- God cares about your finances and he does pay attention to our level of faithfulness. Jesus was sitting there watching people put their money in the offering bins. In our day today, for the most part, only God will know what you are giving. Nobody at church on Sunday will know if you gave a lot, a little, or none at all. Your pastor is not going to call you and ask if you’ve been faithful with your giving. Your Sunday School class won’t know, your small group won’t know, your family won’t know. At Crossings, nobody gets public recognition for any giving–by design! Whether or not we will be faithful in our giving is something that is truly between us and God. It is an incredible test of faith for all of us. It is a great opportunity for us to demonstrate to God that we are here for him and because of him. We trust in him, even when nobody's looking, even when we don’t get recognized. We give freely and joyfully to him!
With all of this being said, I know this is such a difficult aspect of our faith journey, and even as the Finance Director of the church, this isn’t easy for me or my family. So, let me provide some practical answers to questions I receive all the time:
How much are we supposed to give? 10%?
Our word “tithe” comes from the idea of a tenth, or 10%. This goes all the way back to the Old Testament teachings of how to give back to God what he entrusts to us. Giving 10% is a great benchmark. But I would encourage you to ask yourself the questions above. Am I giving in a way where it is clearly sacrificial to me? Does it require me to give something up and demonstrate my reliance on God? Am I uncomfortable or am I giving out of abundance, even at 10%? Giving 10% for someone who is very well off is normally much easier than for someone who lives on minimum wage. But remember, God judges our faithfulness, not the dollar amount itself.
Okay, is that pre-tax or post-tax?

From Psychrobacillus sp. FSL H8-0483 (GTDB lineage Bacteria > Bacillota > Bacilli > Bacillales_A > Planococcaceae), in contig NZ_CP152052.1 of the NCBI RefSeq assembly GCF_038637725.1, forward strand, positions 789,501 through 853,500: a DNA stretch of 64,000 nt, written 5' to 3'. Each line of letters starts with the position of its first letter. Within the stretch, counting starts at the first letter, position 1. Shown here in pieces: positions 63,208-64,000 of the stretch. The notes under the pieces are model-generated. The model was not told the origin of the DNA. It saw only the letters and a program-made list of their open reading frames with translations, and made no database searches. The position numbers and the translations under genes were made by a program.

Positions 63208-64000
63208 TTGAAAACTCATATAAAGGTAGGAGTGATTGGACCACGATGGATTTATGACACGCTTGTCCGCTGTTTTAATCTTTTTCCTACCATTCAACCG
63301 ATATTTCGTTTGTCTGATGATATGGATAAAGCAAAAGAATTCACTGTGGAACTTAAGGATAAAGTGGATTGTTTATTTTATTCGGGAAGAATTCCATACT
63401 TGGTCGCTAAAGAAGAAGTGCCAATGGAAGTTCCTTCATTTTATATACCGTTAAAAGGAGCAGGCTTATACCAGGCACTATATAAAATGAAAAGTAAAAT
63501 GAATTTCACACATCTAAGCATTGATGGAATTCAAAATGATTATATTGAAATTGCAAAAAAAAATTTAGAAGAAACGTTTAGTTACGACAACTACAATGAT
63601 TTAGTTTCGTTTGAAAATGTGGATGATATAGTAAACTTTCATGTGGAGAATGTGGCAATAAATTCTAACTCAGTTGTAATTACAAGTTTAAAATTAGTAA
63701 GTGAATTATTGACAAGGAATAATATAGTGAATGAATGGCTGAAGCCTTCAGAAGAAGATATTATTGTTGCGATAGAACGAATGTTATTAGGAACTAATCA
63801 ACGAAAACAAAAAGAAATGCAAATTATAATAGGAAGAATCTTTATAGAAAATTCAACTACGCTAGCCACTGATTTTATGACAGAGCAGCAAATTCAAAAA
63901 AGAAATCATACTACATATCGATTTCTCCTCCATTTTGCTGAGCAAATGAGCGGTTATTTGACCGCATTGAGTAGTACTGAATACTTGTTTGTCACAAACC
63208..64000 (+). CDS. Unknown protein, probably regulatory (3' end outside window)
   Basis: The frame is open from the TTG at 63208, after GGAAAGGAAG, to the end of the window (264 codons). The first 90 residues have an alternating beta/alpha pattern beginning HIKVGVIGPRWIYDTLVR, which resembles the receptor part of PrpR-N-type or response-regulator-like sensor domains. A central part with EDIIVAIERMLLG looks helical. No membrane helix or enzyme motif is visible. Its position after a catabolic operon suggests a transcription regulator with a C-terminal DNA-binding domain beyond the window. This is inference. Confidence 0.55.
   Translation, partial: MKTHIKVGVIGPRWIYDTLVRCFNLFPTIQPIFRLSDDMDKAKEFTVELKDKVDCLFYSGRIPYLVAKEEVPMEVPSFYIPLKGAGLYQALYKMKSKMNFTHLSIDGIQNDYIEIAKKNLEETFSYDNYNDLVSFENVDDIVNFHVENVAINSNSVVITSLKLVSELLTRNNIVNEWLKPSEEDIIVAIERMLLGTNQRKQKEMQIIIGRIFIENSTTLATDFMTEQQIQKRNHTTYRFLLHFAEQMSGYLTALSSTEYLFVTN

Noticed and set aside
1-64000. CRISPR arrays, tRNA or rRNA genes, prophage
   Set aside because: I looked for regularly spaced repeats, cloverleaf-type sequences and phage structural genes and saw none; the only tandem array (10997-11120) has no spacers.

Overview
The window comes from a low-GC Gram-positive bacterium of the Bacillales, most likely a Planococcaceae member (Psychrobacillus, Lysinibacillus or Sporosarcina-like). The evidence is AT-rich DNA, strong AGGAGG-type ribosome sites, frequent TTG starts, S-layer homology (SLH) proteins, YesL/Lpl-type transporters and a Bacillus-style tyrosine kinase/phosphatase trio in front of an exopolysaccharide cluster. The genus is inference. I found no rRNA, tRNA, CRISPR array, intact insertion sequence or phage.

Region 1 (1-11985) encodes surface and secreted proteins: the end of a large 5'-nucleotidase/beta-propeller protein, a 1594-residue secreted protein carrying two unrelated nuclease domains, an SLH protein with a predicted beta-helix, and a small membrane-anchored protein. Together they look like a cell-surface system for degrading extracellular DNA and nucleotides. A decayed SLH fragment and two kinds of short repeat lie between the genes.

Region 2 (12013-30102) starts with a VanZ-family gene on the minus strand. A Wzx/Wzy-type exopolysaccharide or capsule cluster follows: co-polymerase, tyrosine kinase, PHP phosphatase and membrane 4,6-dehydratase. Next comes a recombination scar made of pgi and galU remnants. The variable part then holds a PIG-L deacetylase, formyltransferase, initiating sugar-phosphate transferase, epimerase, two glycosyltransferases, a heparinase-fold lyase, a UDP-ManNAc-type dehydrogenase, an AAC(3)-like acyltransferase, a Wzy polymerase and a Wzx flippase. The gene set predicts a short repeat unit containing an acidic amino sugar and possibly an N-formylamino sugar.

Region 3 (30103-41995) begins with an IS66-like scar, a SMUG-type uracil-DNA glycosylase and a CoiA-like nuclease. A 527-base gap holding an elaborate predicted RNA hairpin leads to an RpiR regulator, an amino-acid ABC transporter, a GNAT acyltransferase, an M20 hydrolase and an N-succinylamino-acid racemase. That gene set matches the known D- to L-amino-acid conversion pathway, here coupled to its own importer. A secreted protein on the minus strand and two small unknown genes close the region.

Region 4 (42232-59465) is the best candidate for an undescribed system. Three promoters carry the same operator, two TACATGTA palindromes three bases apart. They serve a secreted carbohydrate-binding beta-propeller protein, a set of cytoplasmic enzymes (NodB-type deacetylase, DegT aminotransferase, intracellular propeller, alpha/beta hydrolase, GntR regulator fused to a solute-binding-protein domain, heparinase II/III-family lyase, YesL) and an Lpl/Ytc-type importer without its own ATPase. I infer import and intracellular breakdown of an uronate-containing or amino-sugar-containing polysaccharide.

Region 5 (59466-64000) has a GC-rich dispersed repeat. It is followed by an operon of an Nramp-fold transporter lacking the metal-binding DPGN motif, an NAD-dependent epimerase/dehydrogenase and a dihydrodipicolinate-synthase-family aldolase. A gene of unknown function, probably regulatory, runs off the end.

Well, the current US taxation system was not explicitly detailed in the Bible. However, we see Jesus teach us to “give to Caesar what is Caesar's and give to God what is God’s.” So, my personal interpretation is that I set my benchmark at 10%, pre-tax. I give to the IRS what is due to the IRS and I give to God what is due to God.
I want to give, I really do, but I just can’t afford it. What do I do?
You are not alone. At Crossings, we offer a Financial Peace class that is fantastic and uses biblical principles to help you manage your finances. I would encourage you to keep taking steps in the right direction. Look for things in your life that you spend money on that you can sacrifice. I was amazed that when I sacrificed my ESPN subscription, not only did I save a lot of money but I replaced the time I used to watch SportsCenter with Bible reading and it was amazing how God used that time! Cut expenses and immediately give it to God. If you get a raise, give it to God. Keep up that discipline and just watch how God uses that faith over the timeframe of a couple of years.
Crossings is such a big church. Does the church really need my gift?
Yes! Remember, God works through the faithful, he uses our faith, and he delights in it. Our church is not made up of a lot of rich people who give significant sums. Our church is made up of rich and poor and everything in between, we are all one in Christ. We get small gifts and big gifts. It all adds up to what God requires from our church. Some of my favorite moments are seeing the checks come in that are for small dollars and are so specific that they go to the decimal point. I know this person is giving in a way that is sacrificial, it is hard, it is faithful. And I am so very appreciative to get to be the person who helps steward your faithful gifts.
What should I do next?
If you have read this and feel convicted, I would encourage you to pray intentionally. Ask for his wisdom. If you are married, begin a conversation with your spouse. Commit to pray together about this. Don’t be surprised if you have a disagreement! Pray as a couple together and make this decision together. Whether you are married or not, ask for wisdom and be prepared to act when God grants you that wisdom. If you feel like you lack discipline to give, set up a recurring giving schedule here. I know giving automatically each month was a great way for me to keep myself accountable.
Don’t underestimate the freedom that you will feel and experience daily when you are being obedient in this aspect of your life. What a loving and faithful God we get the privilege to serve!
"Bring the whole tithe into the storehouse, that there may be food in my house. Test me in this,” says the LORD Almighty, “and see if I will not throw open the floodgates of heaven and pour out so much blessing that there will not be room enough to store it." Malachi 3:10